Your interactive family guide to Italy as recommended by local mums | Last updated 9 months ago

Interviews with Mums

Michelle Tarnopolsky - Isolotto (Florence)

"The locals have never been all that welcoming. Even other Italians talk about how snobby Florentines are, and its true. The males are a lot easier to get to know, which saddens me greatly. For a long time I hoped to become close friends with Italian women, but countless difficult and awkward experiences have made me gun-shy and inadvertently put my back up when I first meet them, which I hate as a feminist. I have finally started making some Italian women friends, but they tend to be exceptions who have lived abroad themselves" (MT, Oct 2012)

  • What is your name, age and how long have you lived in Florence? Which part of Florence do you live in ?
    My name is Michelle, Im 37 years old and Ive lived in Florence for a total of ten years. I live in Isolotto, which is across the river from the Cascine Park.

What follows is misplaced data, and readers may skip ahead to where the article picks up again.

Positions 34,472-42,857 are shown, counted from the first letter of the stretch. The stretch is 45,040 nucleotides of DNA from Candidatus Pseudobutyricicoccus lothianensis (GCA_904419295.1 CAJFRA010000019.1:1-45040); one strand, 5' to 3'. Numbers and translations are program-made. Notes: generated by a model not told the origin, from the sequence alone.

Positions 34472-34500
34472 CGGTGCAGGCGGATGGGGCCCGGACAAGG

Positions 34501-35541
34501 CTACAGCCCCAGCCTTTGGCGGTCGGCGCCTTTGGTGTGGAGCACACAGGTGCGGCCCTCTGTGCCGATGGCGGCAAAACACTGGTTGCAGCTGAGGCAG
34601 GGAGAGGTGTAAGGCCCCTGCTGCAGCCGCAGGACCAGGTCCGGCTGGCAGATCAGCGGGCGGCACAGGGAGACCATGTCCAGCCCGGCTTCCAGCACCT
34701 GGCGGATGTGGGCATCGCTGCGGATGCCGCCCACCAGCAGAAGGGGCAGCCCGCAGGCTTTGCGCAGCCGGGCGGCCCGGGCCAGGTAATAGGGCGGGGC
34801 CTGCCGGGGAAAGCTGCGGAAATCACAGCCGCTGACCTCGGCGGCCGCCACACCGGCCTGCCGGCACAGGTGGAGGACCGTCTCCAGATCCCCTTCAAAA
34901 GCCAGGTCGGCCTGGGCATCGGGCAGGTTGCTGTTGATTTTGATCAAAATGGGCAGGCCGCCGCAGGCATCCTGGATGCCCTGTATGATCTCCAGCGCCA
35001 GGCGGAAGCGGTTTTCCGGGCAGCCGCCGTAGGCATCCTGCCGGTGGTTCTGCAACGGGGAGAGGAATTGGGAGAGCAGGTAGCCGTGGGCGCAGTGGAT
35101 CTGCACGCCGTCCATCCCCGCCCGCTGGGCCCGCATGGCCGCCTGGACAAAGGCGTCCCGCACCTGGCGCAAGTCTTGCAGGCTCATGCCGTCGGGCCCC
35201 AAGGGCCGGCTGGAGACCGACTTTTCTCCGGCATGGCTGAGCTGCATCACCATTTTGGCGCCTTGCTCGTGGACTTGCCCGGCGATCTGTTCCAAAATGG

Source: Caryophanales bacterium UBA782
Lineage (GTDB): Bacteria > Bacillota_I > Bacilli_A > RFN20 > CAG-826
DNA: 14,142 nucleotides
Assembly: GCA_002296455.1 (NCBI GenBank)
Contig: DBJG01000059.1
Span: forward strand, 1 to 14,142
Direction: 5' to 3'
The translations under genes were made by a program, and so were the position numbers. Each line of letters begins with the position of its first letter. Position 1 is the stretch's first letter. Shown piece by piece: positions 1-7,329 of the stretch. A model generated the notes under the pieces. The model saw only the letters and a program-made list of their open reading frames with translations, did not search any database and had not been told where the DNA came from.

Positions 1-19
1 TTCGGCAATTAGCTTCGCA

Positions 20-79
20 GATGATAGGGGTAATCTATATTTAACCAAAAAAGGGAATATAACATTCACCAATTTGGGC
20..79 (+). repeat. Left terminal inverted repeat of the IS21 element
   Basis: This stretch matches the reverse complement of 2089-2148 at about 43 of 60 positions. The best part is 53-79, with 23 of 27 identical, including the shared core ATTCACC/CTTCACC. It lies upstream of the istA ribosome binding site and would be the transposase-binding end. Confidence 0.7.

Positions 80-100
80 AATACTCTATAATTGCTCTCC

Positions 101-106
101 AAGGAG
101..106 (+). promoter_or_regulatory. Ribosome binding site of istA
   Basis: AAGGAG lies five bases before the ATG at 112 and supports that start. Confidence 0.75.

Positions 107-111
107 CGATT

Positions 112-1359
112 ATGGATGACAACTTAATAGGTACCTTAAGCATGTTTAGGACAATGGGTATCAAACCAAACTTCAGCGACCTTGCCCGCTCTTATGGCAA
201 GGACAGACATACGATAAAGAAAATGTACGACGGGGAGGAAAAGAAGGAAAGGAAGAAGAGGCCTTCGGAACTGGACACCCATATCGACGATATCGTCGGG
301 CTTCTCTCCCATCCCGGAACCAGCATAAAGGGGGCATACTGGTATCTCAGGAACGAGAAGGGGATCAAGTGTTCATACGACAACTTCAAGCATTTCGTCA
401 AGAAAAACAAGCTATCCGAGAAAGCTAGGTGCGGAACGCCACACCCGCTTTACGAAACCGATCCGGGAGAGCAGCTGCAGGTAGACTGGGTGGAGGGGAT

Why did you move there?
    The first time I came to study, the second time I came for work, and the third time I came for love.

    What is the area like where you live?
    Isolotto has totally grown on me over the years. My husband was born and raised here, so I didnt have much choice in the matter! And at first I had a really hard time moving away from the historic centre. The buildings here are much more modern, not at all as charming. But especially since having a kid my opinion has changed a lot. Its really a wonderful place for families. There is so much green. Within 15 minutes I can reach (by foot) two of the best parks in the city, not to mention countless smaller playgrounds. The cost of housing is more affordable. There is a lovely local community feeling with a main square and daily market. I never hear anyone else speak English here, which is kind of cool considering how much you hear it downtown. It has one of the best new libraries in the city. And now there is the (fairly) new tram that takes you right downtown in minutes.

    What nationality are you and your partner?
    I am dual Canadian-American and my husband is Italian.

    How many children do you have, what are their names and when were they born?
    We have one son, whose name I keep private online, and he was born in August 2010.